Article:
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Kashish Gupta

on 2 October 2014

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Transcript of HUNTING SNAKE

The personification “late season’s grace” makes the season seem like it is a graceful and a pleasant human being. The second line of the poem “under the autumn’s gentlest sky” also suggests that the poet loves the nature and respects it too as she has used the adjective “gentlest” to describe the sky.
These first two lines also implies that the day had been pleasant and normal until the poet encountered the “great black snake” after which she was mesmerized by him.
In the very first line, Wright has also used a caesura after “we walked” followed by “and froze half through a pace”. The use of the caesura after walked makes us imagine how stunned they were that they froze right in the middle of their walk further reinforcing the the fact that the poet was captivated by this “great black snake.”
The poet now fully integrates herself with the snake. “He quested”, the snake is here linked to a knight gone on an adventure. This comparison brings up a mixed image, one of a brave soldier who would be hailed a hero and another of a violent person that kills many people and can be perceived as ruthless. From this, the audience can learn that the poet considers this powerful "black snake" as something to be feared and admired.
However, the poet is now compelled to use words like "diamond" to describe this "black snake" confirming the fact that the only feelings which Wright has to offer for the snake are feeling of admiration.
Revealing the power of the snake, Wright uses "fled" to show that the snake causes fear and everyone runs away from it.
The words “fierce intent” reveal the snake as a true predator. The poet now shows that she does not feel feeling of awe and admiration anymore, but of fear. However, the author does not choose to be completely explicit and instead of saying the snake’s intent is to kill, she says “fierce intent”. This makes our image of the snake less savage, showing the audience its power, instead of depicting it as a monster.
. “Cold, dark and splendid he was gone, into the grass that hid his prey” gives the audience a feeling that the snake was gone, yet they the poet is still feeling scared. Not fully relieved. The poet knows that the snake was still hiding behind the grass and that’s why she still scared of going away.
“We took a deeper breath of the day, looked at each other, and went on.” These last lines of the poem show what feeling the poet had when the snake was finally all gone and the area was once again safe emphasizing that the poet is now relieved.
Furthermore, the words "cold" and "dark" juxtapose the words used by the poet in stanza 1 making it evident to the reader that both the atmosphere and the opinion which the poet beholds for the snake have changed.

Hunting Snake and Horses
In the poems “The Hunting Snake” by Judith Wright and “Horses ” by Edwin Muir, a strong relationship between man and nature is explored and expressed.
Both poets feelings towards nature in "Snakes" and "Horses" change as both poets perceive their subjects as awe-inspiring and fearful.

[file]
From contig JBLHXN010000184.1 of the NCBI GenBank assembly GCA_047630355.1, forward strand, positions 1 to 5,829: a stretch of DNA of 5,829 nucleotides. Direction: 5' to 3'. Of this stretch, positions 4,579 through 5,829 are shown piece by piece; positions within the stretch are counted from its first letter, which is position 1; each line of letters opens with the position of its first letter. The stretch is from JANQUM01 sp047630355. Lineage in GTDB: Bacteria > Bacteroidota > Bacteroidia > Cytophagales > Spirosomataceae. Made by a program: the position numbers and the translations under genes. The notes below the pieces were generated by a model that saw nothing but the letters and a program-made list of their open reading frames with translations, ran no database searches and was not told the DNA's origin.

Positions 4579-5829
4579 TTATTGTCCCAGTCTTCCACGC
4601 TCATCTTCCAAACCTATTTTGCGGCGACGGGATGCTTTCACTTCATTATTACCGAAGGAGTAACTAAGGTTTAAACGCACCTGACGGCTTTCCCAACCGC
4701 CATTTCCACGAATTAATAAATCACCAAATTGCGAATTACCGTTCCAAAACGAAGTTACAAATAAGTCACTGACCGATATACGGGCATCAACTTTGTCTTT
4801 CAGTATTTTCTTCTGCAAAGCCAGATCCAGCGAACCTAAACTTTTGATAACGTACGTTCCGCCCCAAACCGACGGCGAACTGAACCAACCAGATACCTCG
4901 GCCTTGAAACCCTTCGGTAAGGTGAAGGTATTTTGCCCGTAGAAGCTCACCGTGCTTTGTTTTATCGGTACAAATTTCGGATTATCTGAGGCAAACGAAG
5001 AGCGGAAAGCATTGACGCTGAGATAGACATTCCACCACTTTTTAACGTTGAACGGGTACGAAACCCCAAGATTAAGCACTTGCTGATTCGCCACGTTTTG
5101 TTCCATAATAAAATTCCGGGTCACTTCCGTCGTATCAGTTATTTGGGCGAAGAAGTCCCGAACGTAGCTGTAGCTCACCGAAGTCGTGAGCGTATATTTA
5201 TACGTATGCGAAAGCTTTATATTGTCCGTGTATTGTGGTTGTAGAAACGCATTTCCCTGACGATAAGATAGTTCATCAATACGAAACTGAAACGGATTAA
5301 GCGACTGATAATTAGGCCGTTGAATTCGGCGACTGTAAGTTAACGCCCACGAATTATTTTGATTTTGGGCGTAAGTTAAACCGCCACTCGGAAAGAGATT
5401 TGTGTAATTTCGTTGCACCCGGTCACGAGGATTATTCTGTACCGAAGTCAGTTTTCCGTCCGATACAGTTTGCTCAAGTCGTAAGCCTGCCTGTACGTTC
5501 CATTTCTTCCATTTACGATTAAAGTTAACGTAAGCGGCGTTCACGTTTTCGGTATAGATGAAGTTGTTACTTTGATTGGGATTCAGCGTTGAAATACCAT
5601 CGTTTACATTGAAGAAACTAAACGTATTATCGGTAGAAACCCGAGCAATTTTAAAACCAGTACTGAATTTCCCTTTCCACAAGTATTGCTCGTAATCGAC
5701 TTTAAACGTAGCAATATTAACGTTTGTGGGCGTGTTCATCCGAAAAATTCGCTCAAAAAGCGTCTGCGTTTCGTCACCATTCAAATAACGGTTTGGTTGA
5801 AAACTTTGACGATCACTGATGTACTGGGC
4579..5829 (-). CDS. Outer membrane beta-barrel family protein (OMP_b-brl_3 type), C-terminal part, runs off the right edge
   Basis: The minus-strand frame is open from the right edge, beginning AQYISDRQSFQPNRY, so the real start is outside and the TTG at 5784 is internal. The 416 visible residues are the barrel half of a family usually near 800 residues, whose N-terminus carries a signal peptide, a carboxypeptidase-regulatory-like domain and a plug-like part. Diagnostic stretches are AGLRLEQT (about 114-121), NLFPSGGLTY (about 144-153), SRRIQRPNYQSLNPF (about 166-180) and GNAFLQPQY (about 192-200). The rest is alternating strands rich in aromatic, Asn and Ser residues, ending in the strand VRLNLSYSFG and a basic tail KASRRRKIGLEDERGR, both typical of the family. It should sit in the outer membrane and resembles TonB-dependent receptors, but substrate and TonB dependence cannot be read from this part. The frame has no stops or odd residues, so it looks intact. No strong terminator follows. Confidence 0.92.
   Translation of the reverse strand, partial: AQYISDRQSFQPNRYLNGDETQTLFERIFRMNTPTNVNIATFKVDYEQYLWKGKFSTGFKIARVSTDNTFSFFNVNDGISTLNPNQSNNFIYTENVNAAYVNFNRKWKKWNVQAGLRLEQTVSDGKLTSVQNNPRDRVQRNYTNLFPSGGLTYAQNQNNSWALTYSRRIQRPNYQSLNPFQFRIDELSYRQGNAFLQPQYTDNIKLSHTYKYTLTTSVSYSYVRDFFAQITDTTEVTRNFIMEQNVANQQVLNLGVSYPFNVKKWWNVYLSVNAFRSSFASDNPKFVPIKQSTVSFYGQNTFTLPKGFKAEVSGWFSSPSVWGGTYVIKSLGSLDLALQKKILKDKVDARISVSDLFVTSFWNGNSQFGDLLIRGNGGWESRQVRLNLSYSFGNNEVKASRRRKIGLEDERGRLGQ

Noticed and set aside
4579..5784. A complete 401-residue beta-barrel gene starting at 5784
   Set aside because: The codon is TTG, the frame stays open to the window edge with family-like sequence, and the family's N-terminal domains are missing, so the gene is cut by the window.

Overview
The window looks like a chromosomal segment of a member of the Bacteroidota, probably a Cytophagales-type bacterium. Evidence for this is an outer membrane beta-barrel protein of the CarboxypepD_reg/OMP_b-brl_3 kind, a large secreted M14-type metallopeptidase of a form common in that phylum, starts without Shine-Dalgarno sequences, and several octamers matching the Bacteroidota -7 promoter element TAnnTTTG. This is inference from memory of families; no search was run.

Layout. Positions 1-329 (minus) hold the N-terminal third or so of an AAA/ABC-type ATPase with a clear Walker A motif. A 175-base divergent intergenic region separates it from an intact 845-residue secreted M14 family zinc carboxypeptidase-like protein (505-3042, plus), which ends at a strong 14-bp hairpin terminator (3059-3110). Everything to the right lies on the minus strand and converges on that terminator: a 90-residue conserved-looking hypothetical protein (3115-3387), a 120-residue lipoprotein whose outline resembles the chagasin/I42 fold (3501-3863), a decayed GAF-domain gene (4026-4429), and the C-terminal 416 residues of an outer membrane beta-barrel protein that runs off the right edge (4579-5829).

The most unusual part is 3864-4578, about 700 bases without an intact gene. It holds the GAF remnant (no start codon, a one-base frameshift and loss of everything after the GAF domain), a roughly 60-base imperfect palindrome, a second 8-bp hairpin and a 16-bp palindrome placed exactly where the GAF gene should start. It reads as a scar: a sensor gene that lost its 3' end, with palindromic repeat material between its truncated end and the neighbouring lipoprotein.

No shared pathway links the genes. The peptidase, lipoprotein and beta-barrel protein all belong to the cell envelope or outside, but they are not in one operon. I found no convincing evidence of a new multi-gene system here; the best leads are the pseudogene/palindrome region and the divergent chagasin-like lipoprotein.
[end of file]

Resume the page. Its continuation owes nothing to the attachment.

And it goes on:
Hunting Snake and City Planners
Both the poems "Hunting Snake" by Judith Wright and "City planners" by Margaret Atwood deal with man's relationship with nature, however the way these two persona's perceive this relationship is vastly contrasting.
Wright creates a mood in which the audience can quite easily vision man and nature co-existing together and more importantly working in harmony.
Whereas Atwood expresses her idea that man is controlling and subduing nature which is made evident to the audience with the use of words such as "pedantic" to emphasize that nature is "ordered" and is the "same."
K.Gupta 5A

The poem is written in a quatrain, i.e four stanzas altogether and each stanza with four lines each. There is also a definite rhyme scheme of the poem :ABAB but the poet has changed the rhyme scheme in the last stanza making it ABBA to make the stanza different from the rest of the poem.
The meter of the poem is iambic tetrameter but there is a slight variance in this meter throughout the poem to create special effects. Also, the accurate use of caesura has made it easy for us to visualize the image.
Sun-warmed in this late season’s grace
under the autumn’s gentlest sky
we walked, and froze half-through a pace.
The great black snake went reeling by.
Head down, tongue flickering on the trail
he quested through the parting grass,
sun glazed his curves of diamond scale
and we lost breath to see him pass.
What track he followed, what small food
fled living from his fierce intent,
we scarcely thought; still as we stood
our eyes went with him as he went.
Cold, dark and splendid he was gone
into the grass that hid his prey.
We took a deeper breath of day,
looked at each other, and went on.
Explore the ways Judith Wright shows the theme of man's relationship with nature in "Hunting Snake"
How does the poet Judith Wright make the poem "Hunting Snake" so memorable for the audience.
Some poems tell a story. Explore one poem from this selection which you feel does this, showing how you think the poet makes the story compelling.
For The Auditory Learners
A Bit Of More Notes
Some Helpful Links
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